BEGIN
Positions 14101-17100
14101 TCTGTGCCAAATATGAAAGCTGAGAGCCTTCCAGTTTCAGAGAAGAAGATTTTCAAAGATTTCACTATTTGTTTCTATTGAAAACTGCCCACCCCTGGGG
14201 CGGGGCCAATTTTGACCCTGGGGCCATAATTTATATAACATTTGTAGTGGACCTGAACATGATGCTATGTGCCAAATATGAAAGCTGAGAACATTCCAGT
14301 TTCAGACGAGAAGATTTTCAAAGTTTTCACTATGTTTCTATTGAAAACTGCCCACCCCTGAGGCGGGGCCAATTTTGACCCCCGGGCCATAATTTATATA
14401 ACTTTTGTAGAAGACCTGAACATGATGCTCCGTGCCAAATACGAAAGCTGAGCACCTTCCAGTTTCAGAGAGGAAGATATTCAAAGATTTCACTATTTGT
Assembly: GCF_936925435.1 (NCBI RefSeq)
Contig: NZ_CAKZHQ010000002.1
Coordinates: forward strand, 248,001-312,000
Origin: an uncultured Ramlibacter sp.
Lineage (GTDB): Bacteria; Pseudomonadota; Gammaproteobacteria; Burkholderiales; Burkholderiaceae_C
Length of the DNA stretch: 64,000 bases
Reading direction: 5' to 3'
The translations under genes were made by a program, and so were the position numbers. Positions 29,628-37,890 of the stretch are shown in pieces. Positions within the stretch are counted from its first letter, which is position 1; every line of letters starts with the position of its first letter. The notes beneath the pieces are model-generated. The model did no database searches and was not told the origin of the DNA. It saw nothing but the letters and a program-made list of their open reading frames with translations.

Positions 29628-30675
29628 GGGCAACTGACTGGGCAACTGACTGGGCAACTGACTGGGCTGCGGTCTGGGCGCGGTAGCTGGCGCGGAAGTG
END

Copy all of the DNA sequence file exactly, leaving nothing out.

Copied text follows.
Positions 14101-17100
14101 TCTGTGCCAAATATGAAAGCTGAGAGCCTTCCAGTTTCAGAGAAGAAGATTTTCAAAGATTTCACTATTTGTTTCTATTGAAAACTGCCCACCCCTGGGG
14201 CGGGGCCAATTTTGACCCTGGGGCCATAATTTATATAACATTTGTAGTGGACCTGAACATGATGCTATGTGCCAAATATGAAAGCTGAGAACATTCCAGT
14301 TTCAGACGAGAAGATTTTCAAAGTTTTCACTATGTTTCTATTGAAAACTGCCCACCCCTGAGGCGGGGCCAATTTTGACCCCCGGGCCATAATTTATATA
14401 ACTTTTGTAGAAGACCTGAACATGATGCTCCGTGCCAAATACGAAAGCTGAGCACCTTCCAGTTTCAGAGAGGAAGATATTCAAAGATTTCACTATTTGT
Assembly: GCF_936925435.1 (NCBI RefSeq)
Contig: NZ_CAKZHQ010000002.1
Coordinates: forward strand, 248,001-312,000
Origin: an uncultured Ramlibacter sp.
Lineage (GTDB): Bacteria; Pseudomonadota; Gammaproteobacteria; Burkholderiales; Burkholderiaceae_C
Length of the DNA stretch: 64,000 bases
Reading direction: 5' to 3'
The translations under genes were made by a program, and so were the position numbers. Positions 29,628-37,890 of the stretch are shown in pieces. Positions within the stretch are counted from its first letter, which is position 1; every line of letters starts with the position of its first letter. The notes beneath the pieces are model-generated. The model did no database searches and was not told the origin of the DNA. It saw nothing but the letters and a program-made list of their open reading frames with translations.

Positions 29628-30675
29628 GGGCAACTGACTGGGCAACTGACTGGGCAACTGACTGGGCTGCGGTCTGGGCGCGGTAGCTGGCGCGGAAGTG